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Coal River Group's birth, growth recounted

Chris Dorst
Paddlers on a Coal River Group outing last May ride the mild water of the Little Coal River on a leisurely excursion from Julian to Water Ways waterpark in Boone County.
ST. ALBANS, W.Va. -- Bill Currey is a former corporate director of public affairs for FMC Corp. and American Electric Power, who later formed his own public relations firm with a client list heavy on chemical companies and coal operators.How did he become the co-founder of one of West Virginia's most successful watershed restoration groups?It all started with a long, strange 2003 trip down the length of the Coal River system with the late Bill Queen, a retired phone company marketing manager and powerboat enthusiast who graduated from St. Albans High School a few years ahead of Currey. The first leg of the voyage was made in a 14-foot aluminum johnboat Queen had salvaged from a Kanawha River mud bank, and equipped with oars fashioned from plywood slabs and PVC pipe.While sightings of household trash from upstream flooding littering banks and hanging from trees were not rare, Currey and Queen discovered that for the most part, the river was more scenic, natural and fishable than expected. They told their friends at the old River's Edge Café in St. Albans about their explorations, and invited them to take part in upcoming floats.During the next few years, Currey, Queen and a core group of St. Albans-based paddlers began exploring the Coal River system, learning about the river's history while they improved their river running skills. They became convinced that the river was worthy of promotion as a scenic waterway for kayakers and canoeists, and worth protecting and improving as a sport fishery and series of swimming holes.In 2004, they founded the Coal River Group, which went on to create the Walhonde-Coal River Water Trail, sponsor the annual Tour de Coal waterborne fundraiser, and channel hundreds of thousands of dollars worth of stream restoration work into the river system.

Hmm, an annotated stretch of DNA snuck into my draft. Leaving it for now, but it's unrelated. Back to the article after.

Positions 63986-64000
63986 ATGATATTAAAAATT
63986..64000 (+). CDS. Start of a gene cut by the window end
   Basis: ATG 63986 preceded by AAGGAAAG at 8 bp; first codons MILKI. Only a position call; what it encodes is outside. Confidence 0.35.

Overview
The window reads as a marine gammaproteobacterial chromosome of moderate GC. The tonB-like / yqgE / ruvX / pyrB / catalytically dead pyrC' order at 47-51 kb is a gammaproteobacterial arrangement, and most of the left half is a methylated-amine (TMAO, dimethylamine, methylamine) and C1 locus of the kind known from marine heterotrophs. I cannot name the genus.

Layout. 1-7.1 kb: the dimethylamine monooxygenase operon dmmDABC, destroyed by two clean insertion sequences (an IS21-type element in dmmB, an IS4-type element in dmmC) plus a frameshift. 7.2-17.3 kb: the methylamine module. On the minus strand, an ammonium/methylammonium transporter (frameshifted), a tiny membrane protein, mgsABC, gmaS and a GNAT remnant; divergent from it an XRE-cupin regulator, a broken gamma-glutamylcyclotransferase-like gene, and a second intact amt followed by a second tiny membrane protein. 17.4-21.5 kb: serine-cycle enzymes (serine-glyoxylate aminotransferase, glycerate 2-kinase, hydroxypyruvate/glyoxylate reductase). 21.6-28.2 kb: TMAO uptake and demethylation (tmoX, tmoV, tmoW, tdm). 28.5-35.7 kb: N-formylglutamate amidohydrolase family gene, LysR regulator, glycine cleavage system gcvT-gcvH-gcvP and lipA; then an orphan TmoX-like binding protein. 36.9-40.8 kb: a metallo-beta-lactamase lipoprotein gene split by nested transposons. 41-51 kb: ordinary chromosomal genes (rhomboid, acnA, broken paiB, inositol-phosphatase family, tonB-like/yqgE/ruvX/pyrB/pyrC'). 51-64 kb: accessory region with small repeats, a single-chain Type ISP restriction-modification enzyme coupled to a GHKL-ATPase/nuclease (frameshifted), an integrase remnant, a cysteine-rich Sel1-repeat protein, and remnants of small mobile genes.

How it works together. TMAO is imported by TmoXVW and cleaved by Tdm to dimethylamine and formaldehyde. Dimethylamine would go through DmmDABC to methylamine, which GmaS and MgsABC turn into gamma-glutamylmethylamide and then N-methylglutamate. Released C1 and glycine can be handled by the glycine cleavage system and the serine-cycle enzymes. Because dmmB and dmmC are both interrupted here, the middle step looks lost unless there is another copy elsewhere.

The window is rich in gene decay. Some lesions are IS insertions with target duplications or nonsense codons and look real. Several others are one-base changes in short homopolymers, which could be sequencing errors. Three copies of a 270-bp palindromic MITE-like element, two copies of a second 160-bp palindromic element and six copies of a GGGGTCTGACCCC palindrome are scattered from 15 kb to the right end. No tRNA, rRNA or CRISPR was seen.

The CRG also built an eight-acre lake from a mud flat at Meadowood Park, took on the management of 200 acres of land in conservation easements along the watershed, built or improved a number of river access points, and built a science and education building and outfitted it with solar and hydropower generating gear.Currey details the life and times of the organization of volunteers that twice won the state's Watershed of the Year award in "Coal River Rising," available in soft cover or via iPad through Copies may also be ordered by emailing Currey at"The Coal Rivers, during the 80s and 90s, had such a bad reputation that only a fool would consider fishing, let alone swimming in them," Currey wrote.When the CRG first began promoting the Coal River system as a water trail, Currey recalled meeting with a business owner to ask him to display trail guides. "Where's the river?" he asked, not realizing that it flowed directly in front of his store."Today, he sells live bait, fishing tackle, displays the trail brochures prominently, and offers advice on fishing conditions," Currey wrote. "We measure progress by small wins."Reach Rick Steelhammer at or 304-348-5169.
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